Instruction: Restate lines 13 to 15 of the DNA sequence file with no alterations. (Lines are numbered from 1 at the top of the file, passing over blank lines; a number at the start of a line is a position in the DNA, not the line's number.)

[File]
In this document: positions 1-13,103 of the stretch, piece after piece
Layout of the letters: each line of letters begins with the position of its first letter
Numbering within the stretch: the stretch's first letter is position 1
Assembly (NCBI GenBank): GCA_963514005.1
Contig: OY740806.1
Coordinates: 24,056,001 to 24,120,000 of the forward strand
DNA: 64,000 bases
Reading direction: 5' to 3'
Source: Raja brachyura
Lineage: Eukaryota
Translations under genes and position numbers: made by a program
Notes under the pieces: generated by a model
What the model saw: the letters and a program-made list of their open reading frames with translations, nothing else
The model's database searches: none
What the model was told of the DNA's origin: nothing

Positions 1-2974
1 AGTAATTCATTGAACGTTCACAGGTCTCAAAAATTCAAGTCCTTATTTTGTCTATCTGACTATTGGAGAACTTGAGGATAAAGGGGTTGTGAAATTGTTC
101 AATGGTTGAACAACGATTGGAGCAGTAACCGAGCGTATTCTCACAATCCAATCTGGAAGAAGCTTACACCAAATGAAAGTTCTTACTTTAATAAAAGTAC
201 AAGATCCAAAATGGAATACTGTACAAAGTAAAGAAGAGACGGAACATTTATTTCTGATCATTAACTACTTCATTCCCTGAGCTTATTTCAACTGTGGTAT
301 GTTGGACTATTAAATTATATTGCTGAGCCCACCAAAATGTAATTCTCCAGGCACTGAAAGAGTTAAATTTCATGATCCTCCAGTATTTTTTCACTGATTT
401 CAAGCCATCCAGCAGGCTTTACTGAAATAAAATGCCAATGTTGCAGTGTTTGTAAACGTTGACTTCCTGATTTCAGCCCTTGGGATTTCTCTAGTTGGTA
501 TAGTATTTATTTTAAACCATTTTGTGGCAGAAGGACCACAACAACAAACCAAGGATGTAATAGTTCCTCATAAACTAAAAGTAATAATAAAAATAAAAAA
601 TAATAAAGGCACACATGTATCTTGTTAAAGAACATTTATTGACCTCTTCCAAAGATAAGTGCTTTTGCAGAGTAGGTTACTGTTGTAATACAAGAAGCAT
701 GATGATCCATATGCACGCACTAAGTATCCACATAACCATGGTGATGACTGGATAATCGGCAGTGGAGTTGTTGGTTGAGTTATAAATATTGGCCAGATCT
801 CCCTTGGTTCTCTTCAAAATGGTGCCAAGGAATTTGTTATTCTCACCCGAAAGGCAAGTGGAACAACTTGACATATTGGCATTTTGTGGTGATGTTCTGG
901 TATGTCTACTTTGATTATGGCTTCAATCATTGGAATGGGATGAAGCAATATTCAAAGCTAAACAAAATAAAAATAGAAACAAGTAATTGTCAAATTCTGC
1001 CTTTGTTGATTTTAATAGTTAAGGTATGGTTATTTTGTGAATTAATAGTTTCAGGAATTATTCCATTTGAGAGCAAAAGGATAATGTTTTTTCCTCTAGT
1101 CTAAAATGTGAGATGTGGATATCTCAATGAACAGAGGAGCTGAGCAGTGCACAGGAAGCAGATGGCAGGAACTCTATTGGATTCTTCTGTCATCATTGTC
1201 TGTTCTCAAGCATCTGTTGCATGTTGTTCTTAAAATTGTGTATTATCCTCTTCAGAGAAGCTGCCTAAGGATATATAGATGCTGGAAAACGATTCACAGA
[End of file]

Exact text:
What the model saw: the letters and a program-made list of their open reading frames with translations, nothing else
The model's database searches: none
What the model was told of the DNA's origin: nothing